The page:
English Daily Workout: Use of Auxiliaries in Ellipses: Lesson and Exercise

Use of Auxiliaries in Ellipses: Lesson and Exercise

 Grammar Lesson and Exercises: Use of Auxiliaries in Ellipses


d. Ellipsis
In English, words can sometimes be omitted from a sentence without changing the meaning of the sentence. The words which are omitted are said to be "understood". This type of short form is usually referred to as ellipsis.

Short answers are one kind of ellipsis. For instance, in the example:
      Can you speak Spanish? Yes, I can.
the short answer Yes, I can, means Yes, I can speak Spanish. The words speak Spanish are understood.

Another kind of ellipsis uses the words and so, followed by the verb or first auxiliary, followed by the subject.

For instance, the sentence:
      He can speak Spanish, and I can speak Spanish too.
would normally be shortened to:
      He can speak Spanish, and so can I.

Other examples of this type of ellipsis are given below. The verbs and auxiliaries are underlined.

Without Ellipsis: She is tired, and I am tired too.
With Ellipsis: She is tired, and so am I.

Without Ellipsis: They like ice cream, and we like ice cream too.
With Ellipsis: They like ice cream, and so do we.

Without Ellipsis: He wrote a letter, and I wrote a letter too.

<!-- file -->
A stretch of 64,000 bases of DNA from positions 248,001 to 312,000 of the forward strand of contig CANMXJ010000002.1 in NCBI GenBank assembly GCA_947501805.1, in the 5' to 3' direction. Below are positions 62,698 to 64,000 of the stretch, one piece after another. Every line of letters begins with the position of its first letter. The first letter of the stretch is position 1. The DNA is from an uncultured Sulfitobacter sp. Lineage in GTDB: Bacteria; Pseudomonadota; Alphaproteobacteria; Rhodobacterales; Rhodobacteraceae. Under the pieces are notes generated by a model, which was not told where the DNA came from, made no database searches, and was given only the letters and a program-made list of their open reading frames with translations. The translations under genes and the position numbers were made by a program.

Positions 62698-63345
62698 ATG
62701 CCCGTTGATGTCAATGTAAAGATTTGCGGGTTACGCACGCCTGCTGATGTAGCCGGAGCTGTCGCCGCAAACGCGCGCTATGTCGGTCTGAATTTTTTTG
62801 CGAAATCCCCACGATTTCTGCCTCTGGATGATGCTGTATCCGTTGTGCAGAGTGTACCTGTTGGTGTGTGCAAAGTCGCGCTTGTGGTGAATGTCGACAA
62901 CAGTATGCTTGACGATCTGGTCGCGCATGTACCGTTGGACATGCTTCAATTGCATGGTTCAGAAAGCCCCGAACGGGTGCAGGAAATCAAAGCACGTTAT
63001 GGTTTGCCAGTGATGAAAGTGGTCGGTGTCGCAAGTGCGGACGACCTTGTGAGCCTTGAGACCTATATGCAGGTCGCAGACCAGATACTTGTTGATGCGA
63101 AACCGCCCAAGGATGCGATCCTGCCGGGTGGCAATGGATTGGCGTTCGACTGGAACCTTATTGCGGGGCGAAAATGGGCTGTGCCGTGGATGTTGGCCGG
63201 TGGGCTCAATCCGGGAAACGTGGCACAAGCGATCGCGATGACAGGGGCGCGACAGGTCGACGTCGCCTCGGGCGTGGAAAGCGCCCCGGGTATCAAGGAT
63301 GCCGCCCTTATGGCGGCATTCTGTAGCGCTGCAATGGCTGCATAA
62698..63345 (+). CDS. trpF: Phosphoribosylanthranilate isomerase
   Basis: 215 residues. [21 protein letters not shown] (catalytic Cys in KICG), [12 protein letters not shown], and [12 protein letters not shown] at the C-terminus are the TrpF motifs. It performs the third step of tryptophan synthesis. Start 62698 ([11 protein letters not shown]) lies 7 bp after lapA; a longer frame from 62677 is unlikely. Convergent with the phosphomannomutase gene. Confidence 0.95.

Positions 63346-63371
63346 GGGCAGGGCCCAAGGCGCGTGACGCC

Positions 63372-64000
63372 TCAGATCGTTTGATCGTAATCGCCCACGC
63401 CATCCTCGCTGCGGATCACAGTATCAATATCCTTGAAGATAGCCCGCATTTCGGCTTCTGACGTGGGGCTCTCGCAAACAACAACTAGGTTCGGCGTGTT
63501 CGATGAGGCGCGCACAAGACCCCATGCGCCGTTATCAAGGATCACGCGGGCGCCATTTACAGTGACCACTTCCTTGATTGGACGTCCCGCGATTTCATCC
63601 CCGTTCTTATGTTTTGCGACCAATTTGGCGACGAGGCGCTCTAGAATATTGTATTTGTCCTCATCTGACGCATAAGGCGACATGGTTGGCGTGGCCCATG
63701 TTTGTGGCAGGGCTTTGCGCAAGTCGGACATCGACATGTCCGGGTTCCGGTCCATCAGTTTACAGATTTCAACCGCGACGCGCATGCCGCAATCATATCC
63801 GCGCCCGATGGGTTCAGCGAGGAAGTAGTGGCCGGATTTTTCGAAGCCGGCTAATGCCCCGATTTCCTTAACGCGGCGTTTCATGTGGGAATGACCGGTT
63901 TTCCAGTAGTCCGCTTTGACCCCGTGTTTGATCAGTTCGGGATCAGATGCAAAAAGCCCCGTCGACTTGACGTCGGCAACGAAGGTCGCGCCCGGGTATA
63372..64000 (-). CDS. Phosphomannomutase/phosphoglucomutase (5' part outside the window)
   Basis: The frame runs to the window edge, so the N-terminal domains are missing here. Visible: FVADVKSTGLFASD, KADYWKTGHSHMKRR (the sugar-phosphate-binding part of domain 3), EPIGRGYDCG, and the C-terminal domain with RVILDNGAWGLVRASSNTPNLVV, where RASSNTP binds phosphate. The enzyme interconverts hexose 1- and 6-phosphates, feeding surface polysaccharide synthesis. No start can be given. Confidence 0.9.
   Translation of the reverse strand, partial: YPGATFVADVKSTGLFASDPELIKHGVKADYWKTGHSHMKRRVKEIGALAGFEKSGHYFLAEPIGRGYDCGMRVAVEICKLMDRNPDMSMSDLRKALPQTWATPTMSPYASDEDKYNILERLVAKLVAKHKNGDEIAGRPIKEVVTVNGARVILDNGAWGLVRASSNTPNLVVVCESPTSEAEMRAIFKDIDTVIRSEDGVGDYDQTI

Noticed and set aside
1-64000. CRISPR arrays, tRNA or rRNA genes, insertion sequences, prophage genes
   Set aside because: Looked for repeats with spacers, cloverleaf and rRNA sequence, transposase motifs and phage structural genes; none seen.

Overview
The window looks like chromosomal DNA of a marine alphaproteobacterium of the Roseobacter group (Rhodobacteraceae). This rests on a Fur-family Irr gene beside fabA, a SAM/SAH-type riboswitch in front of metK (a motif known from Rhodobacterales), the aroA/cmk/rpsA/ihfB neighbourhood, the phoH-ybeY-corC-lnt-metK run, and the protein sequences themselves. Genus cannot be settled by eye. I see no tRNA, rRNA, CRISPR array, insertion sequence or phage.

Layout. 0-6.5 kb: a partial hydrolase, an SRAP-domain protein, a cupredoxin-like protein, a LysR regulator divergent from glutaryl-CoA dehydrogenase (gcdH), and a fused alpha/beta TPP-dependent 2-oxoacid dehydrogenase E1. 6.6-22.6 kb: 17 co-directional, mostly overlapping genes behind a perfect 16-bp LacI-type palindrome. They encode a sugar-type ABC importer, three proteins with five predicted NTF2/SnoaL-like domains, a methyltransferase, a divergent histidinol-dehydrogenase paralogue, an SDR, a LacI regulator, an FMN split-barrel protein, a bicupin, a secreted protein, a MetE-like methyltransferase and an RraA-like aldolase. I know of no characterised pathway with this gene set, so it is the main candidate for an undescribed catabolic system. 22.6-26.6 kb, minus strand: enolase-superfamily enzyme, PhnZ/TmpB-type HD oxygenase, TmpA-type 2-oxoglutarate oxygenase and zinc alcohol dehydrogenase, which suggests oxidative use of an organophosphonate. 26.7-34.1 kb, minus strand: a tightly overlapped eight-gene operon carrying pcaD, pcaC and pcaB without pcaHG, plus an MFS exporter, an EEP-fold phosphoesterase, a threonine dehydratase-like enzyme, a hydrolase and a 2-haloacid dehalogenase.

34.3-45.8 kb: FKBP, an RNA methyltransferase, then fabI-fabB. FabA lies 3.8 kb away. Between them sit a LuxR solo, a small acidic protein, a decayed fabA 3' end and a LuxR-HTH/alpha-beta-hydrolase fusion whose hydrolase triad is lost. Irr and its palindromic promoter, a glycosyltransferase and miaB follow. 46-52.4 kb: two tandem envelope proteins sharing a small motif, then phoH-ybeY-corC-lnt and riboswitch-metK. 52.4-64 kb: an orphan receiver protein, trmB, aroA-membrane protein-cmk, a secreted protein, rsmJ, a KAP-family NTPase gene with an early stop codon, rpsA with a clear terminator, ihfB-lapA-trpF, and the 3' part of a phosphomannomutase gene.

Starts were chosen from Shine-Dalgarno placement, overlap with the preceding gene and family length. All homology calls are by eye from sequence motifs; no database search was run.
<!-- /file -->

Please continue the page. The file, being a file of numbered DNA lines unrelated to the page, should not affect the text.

With Ellipsis: He wrote a letter, and so did I.

Without Ellipsis: You had worked all night, and I had worked all night too.
With Ellipsis: You had worked all night, and so had I.

Without Ellipsis: You should get more sleep, and we should get more sleep too.
With Ellipsis: You should get more sleep, and so should we.

As illustrated above, the rules for forming the construction with and so are similar to the rules for forming tag questions and short answers. Thus, in the case of the Simple Present and Simple Past of the verb to be, the verb itself is used; in the case of the Simple Present and Simple Past of verbs other than the verb to be, the auxiliary to do is used; and in the case of all other tenses and conjugations, the first auxiliary is used.

See Exercise 16.

The construction using the words and so is used to express an affirmative idea, following an affirmative statement.

In contrast, a similar construction, using the words and neither, is used to express a negative idea, following a negative statement.

For instance, the sentence:
      He cannot speak Danish, and I cannot speak Danish either.
would normally be shortened to:
      He cannot speak Danish, and neither can I.

Other examples of this type of ellipsis are given below. The verbs and auxiliaries are underlined.

Without Ellipsis: She is not ready, and you are not ready either.
With Ellipsis: She is not ready, and neither are you.

Without Ellipsis: They do not own a car, and he does not own a car either.
With Ellipsis: They do not own a car, and neither does he.

Without Ellipsis: We have not forgotten, and she has not forgotten either.
With Ellipsis: We have not forgotten, and neither has she.

Without Ellipsis: They couldn't find it, and we couldn't find it either.
With Ellipsis: They couldn't find it, and neither could we.

See Exercise 17.



Table of Contents